RE: Johnson on Bible Answer Man

From: Alexanian, Moorad (
Date: Mon Mar 17 2003 - 08:53:35 EST

  • Next message: Alexanian, Moorad: "RE: the nature of evolutionary change in human groups"

    Physicist know how to turn lead into gold---transmutation of elements.
    It can be done but it is not economically feasible. The question is, can
    biologists/geneticists do the same with species? Moorad

    -----Original Message-----
    From: Jim Armstrong []
    Sent: Sunday, March 16, 2003 8:41 PM
    Subject: Re: Johnson on Bible Answer Man

    OK, but isn't micro/macro still a matter of scale in these descriptions,

    not about degree/kind? I confess this is nitpicking and probably moot
    since there is no real question that the terms have been coopted and
    morphed a bit (not blaming you for that!) for use as in your earlier
    post. It's just a reflection of a problem I have with labels in general
    and the lack of precision of meaning those shorthand symbols seem all to

    often to embody.

    And wasn't the micro/macroevolution discussion in the last couple of
    exchanges about purely physical evolution?

    Regards - Jim Armstrong

    Alexanian, Moorad wrote:

    >The notions of collective effects, quasi-particles, elementary
    >excitations are all microscopic effects that manifest themselves at the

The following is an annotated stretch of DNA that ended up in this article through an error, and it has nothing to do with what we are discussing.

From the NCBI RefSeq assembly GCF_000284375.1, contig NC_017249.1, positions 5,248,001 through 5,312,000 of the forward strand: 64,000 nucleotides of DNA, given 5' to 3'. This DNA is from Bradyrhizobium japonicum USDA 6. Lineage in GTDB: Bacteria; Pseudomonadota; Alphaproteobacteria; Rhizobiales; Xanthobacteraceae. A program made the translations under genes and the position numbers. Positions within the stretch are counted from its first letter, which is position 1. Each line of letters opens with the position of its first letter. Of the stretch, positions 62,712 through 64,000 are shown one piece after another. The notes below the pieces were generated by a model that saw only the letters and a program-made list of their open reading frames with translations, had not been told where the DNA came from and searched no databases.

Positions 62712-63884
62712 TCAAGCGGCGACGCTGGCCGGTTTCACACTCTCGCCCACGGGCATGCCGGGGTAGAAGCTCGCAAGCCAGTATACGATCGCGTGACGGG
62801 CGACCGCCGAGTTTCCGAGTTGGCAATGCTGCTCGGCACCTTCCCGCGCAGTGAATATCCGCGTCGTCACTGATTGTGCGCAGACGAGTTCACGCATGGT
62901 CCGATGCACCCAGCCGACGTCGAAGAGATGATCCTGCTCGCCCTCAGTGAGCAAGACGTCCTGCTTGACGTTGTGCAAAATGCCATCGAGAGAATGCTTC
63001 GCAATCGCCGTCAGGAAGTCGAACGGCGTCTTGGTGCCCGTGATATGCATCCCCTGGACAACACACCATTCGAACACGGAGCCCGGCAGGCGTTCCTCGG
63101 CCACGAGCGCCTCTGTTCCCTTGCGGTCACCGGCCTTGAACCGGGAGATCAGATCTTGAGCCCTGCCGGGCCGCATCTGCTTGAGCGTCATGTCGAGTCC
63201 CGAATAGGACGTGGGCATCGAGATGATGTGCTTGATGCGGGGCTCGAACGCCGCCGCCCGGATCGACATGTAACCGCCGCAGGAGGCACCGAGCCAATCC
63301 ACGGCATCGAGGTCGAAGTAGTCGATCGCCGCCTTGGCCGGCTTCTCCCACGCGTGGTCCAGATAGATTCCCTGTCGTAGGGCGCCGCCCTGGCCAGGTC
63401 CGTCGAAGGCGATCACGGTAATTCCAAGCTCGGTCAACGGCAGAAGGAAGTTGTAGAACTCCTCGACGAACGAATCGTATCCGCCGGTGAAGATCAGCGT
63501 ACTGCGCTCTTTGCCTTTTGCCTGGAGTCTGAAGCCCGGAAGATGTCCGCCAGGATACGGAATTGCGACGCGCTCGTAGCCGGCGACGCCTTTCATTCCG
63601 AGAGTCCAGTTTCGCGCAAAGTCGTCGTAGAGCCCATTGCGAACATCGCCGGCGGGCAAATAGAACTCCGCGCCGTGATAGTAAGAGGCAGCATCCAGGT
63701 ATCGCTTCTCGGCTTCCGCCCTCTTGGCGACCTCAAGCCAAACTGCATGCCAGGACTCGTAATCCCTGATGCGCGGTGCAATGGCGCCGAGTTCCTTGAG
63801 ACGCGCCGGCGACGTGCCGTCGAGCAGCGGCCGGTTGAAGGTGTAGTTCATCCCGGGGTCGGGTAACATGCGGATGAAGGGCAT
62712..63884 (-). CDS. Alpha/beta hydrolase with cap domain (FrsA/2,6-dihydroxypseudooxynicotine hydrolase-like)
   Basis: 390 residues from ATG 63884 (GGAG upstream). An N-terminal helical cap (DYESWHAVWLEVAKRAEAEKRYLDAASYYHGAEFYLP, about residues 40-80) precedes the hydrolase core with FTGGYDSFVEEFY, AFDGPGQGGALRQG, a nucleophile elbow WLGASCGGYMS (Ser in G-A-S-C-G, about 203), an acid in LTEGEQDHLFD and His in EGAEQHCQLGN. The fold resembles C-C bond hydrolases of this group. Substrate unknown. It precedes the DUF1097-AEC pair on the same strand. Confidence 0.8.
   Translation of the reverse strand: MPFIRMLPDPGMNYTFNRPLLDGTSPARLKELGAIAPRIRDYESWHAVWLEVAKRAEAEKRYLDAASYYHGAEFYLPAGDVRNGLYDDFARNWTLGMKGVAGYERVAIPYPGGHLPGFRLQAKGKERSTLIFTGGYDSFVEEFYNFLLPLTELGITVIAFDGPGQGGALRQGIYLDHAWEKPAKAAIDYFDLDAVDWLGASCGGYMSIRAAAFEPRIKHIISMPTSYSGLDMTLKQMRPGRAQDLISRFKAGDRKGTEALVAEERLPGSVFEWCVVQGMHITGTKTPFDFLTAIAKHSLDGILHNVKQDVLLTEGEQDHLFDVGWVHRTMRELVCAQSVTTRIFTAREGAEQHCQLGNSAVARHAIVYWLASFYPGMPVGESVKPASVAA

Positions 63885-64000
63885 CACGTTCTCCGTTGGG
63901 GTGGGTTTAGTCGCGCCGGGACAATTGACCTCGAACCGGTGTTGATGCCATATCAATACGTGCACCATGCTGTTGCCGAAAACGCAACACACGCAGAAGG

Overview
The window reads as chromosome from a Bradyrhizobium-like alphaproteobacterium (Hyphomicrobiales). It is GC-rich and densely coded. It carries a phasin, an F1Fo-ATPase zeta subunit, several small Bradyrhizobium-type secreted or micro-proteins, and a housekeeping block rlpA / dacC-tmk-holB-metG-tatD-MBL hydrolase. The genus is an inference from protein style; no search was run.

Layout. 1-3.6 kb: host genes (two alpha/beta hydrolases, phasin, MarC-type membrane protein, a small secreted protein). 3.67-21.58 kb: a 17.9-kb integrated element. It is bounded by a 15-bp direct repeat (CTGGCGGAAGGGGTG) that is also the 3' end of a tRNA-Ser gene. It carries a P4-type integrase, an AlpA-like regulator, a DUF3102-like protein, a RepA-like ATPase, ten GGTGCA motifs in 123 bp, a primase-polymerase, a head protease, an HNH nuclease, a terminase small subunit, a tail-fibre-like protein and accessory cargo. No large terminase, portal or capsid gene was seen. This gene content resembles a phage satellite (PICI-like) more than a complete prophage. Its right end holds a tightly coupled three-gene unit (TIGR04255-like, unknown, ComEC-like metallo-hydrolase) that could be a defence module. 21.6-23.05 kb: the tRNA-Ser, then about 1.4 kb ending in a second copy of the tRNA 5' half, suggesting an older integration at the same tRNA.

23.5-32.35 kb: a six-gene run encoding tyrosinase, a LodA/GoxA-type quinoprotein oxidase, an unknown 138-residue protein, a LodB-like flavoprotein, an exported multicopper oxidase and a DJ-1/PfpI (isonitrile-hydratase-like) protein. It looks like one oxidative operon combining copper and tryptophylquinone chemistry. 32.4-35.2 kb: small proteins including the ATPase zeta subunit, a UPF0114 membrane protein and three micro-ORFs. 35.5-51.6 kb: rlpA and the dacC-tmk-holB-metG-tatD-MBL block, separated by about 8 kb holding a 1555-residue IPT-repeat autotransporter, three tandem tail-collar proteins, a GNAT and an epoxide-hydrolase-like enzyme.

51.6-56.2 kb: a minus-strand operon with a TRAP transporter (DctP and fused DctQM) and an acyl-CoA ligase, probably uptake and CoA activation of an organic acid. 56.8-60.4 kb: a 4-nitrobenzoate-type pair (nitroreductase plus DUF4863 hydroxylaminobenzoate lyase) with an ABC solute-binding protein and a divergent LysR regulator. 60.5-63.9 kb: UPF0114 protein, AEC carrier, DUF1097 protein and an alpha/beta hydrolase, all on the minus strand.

macroscopic level but are not thought of as microscopic. However,
    superfluidity, Bose-Einstein condensation, superconductivity, etc. are
    microscopic phenomena at the macroscopic level---atoms lose their
    individual identities and behave as a single quantum entity. The scale
    in both instances is from the veryy small to the very large yet they are
    different in that the microscopic manifestation can be either
    macroscopic or microscopic.
    >In group theory, there are discrete and continuous groups. Discrete
    >groups are those studied in crystallography and solid-state physics and
    the elements of the group cannot be obtained by means of infinitesimal
    changes. However, the continuous groups are such that finite
    transformation can indeed be made up by infinitesimal transformations.
    Of course, it seems to me that mutations would always involve finite
    changes rather than truly continuous changes.
    >Of course, if you compare humans to animals at the purely physical
    >level, then we may be rather similar. However, one may suppose that